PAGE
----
RESPONDING TO VINE PAIR’s Question: Can Cutting-Edge Technology and Character Coexist in Winemaking?8/6/2021 6:02:59 AM
RESPONDING TO VINE PAIR’s Question: Can Cutting-Edge Technology and Character Coexist in Winemaking?
By Christian Palmaz Responding to an Article Written by Tim McKirdy | Aug 6th, 2021
Thank you for so thoroughly covering our story. I really appreciate the effort to capture such a technical topic and make it an enjoyable read! I have a couple reactions to some concepts your article drew that might potentially serve as a followup topic for a future piece and an interesting discussion for our blog where your article will be featured.
In your section, ALL-SEEING SUPERCOMPUTERS, you discuss the use of FILCS as a tool for fermentation success. The parameters it draws are certainly meant to focus on fermentation health and alert the winemakers of potential concerning pit falls, however, what it enables is far from a sterile and homogenous wine. In practice it enables the winemakers to take far more creative risks since their situational awareness is much higher. Riding a fermentation closer to the edge allows for more intense extractions of profiles that are more difficult to achieve when you are forced to play it safe because of less information afforded by a traditional fermenter. The results, we feel, are deeper expressions that better take advantages of the opportunities afforded by the individual vineyard parcels they come from. I’ve yet to hear a winemaker refer to a stuck fermentation as romantic.
In THE PHILOSOPHY OF INNOVATION, I really enjoyed your connecting the concept of winemaking as a series of “marginal gains” with the Team Sky cycling team. At the risk of sounding “boring” I have to say it’s actually quite accurate. Winemaking has a very long “supply chain” and is certainly affected by the sum of your errors. Randy Dunn once told me that the best wine you will make in a given vintage is defined by the grapes coming in the door. From that day forward your winemaking will likely only make it worse. So basically try to f***-up as little as possible over the next couple years. I loved that concept! After a great vintage, the estate vineyards are giving you all the character, diversity, and balance a great wine will need. Your job as a winemaker is simply to allow the vineyard to express itself in the glass with a dash of your style while minimizing mistakes. To me this clearly meant that if you want to improve a wine’s quality, improve its source and/or make fewer mistakes during the process. The greats know that you are less likely to succeed doctoring a wine to quality. This is the foundation of our additive vs observative innovation philosophy.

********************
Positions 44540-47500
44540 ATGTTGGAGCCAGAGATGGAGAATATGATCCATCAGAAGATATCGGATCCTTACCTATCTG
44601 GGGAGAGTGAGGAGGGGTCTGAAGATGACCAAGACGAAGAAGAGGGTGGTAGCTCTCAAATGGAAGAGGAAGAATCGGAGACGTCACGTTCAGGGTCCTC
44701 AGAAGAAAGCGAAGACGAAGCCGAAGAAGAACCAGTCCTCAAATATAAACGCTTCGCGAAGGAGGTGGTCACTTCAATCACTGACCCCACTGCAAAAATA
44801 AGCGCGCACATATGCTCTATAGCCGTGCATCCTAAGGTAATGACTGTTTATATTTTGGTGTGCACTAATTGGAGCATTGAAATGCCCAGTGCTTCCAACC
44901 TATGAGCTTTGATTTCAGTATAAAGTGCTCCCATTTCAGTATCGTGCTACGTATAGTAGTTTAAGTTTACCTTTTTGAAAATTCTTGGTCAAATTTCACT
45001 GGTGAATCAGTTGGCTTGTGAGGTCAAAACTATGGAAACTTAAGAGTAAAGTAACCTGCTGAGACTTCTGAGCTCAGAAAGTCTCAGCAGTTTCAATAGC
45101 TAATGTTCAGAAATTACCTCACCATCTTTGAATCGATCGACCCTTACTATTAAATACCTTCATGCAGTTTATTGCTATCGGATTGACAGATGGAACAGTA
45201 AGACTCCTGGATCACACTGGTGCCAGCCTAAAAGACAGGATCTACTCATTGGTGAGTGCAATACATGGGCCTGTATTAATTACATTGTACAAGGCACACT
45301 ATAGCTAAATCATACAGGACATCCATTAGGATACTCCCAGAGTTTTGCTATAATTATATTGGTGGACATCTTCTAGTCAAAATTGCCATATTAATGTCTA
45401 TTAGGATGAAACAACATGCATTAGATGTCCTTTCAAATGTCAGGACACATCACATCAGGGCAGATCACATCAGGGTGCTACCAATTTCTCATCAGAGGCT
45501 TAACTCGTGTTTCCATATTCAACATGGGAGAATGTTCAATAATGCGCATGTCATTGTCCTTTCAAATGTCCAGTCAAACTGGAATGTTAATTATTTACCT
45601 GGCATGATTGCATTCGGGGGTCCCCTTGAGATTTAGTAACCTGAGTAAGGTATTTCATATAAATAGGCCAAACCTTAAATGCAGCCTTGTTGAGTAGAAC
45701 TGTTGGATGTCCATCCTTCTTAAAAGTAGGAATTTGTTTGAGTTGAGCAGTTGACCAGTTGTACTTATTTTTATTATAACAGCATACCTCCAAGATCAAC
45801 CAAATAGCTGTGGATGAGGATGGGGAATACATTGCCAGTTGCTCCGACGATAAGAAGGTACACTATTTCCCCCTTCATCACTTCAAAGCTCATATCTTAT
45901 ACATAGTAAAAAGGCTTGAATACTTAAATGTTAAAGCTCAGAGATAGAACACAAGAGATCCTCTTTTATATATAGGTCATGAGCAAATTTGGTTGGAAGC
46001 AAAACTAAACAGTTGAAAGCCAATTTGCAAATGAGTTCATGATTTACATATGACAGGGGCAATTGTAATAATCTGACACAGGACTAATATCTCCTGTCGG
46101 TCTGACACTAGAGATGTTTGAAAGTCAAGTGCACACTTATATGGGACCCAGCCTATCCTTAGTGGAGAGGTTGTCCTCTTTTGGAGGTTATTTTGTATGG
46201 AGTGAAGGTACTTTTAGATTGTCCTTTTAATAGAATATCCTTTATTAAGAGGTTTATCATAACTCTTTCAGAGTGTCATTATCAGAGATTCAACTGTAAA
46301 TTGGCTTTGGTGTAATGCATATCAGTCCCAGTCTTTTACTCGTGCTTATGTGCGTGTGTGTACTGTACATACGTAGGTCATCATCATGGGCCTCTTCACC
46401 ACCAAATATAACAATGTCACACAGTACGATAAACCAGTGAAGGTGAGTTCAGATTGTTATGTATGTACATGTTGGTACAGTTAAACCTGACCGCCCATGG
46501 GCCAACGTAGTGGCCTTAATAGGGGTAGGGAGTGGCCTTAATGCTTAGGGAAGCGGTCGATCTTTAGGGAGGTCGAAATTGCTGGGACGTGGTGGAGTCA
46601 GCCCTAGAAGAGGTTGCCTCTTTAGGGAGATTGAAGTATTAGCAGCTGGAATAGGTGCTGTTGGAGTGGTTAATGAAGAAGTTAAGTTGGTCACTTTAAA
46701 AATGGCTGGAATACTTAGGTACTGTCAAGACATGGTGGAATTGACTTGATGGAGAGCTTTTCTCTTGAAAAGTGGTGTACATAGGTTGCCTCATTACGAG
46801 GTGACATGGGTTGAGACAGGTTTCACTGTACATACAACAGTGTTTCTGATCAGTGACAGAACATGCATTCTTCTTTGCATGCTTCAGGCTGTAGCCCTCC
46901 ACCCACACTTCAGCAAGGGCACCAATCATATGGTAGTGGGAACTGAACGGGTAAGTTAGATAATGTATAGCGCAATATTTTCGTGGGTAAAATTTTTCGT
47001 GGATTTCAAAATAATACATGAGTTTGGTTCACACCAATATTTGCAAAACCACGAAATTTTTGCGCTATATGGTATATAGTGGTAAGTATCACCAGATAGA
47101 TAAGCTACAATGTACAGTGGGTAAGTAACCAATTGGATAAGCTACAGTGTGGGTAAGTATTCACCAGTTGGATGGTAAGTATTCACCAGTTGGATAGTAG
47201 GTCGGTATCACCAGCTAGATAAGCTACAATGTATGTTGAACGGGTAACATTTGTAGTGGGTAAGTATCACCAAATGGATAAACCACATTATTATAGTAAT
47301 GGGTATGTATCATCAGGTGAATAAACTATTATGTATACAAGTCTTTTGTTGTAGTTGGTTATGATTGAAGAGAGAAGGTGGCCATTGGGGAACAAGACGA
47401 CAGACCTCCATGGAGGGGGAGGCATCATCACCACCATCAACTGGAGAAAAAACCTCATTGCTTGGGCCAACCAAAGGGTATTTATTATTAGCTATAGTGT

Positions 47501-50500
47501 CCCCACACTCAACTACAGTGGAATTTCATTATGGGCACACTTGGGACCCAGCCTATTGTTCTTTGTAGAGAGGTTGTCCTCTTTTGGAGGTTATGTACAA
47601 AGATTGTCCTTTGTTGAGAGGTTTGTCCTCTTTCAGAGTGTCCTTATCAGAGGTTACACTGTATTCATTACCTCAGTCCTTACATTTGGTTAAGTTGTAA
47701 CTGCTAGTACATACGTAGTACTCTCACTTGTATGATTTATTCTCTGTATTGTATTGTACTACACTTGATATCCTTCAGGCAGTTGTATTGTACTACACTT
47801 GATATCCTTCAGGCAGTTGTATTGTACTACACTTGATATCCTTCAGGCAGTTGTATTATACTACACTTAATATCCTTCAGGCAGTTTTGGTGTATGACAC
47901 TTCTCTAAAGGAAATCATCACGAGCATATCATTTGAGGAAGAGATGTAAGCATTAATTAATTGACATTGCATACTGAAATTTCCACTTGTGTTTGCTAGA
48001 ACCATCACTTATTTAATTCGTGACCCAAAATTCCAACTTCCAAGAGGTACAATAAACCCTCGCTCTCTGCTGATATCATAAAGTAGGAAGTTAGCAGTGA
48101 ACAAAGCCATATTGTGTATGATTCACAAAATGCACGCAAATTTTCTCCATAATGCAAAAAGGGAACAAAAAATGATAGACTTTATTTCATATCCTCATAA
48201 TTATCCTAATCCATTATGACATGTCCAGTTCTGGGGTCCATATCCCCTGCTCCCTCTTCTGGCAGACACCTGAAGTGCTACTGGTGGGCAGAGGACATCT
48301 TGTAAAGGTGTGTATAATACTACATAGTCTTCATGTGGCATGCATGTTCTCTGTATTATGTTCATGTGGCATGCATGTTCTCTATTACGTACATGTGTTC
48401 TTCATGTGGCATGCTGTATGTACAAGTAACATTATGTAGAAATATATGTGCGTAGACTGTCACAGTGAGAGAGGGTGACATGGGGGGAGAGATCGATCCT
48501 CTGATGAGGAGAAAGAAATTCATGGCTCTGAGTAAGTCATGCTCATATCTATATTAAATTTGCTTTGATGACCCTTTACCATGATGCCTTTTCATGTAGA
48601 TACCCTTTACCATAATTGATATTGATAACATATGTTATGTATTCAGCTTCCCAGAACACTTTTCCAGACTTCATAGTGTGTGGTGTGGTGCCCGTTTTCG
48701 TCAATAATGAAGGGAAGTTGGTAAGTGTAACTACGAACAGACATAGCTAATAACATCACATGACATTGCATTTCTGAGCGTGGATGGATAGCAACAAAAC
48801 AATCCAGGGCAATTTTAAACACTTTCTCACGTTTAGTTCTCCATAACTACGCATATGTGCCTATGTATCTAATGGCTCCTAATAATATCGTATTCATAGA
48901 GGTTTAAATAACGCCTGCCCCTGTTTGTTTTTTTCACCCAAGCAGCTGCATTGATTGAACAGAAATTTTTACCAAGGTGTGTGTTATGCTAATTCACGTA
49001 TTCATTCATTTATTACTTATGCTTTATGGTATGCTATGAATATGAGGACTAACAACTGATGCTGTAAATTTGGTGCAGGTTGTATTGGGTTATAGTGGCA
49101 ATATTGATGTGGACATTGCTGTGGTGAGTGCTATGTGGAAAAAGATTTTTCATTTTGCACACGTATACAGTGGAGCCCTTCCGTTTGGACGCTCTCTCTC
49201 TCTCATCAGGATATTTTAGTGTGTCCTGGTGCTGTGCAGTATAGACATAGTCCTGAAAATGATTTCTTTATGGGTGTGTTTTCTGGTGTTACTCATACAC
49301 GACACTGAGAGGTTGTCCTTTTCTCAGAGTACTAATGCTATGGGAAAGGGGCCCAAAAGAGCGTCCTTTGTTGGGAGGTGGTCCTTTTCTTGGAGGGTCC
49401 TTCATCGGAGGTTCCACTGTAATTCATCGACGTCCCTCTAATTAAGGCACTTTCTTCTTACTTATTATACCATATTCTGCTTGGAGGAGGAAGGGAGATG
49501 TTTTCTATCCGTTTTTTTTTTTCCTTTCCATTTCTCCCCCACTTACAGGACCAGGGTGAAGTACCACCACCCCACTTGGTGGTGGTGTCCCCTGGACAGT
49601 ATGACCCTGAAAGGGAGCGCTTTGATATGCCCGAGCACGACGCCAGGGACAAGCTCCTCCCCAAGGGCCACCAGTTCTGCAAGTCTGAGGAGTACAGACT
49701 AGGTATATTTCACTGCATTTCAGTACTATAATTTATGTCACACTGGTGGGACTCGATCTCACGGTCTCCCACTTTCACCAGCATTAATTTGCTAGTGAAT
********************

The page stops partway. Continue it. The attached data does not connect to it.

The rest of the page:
The overall approach of our winemaking is to celebrate the vintage. Tasting back through 21 years of wines made from the estate, you’ll find the wines beautifully tell their vintaged story while retaining a familiar sense of place. You can taste the philosophy and personality of the winemaking team right alongside the weather patterns, farming decisions both good and bad. The vineyard and process itself are infinite in their ability to impart personality. The tools we have developed do have the effect of minimizing error, but I argue, certainly not at the expense of complexity, expression, or style.
I’d love to invite you to taste a vertical of our wines for yourself. I promise they are great storytellers too! ; )
Thank you for telling ours.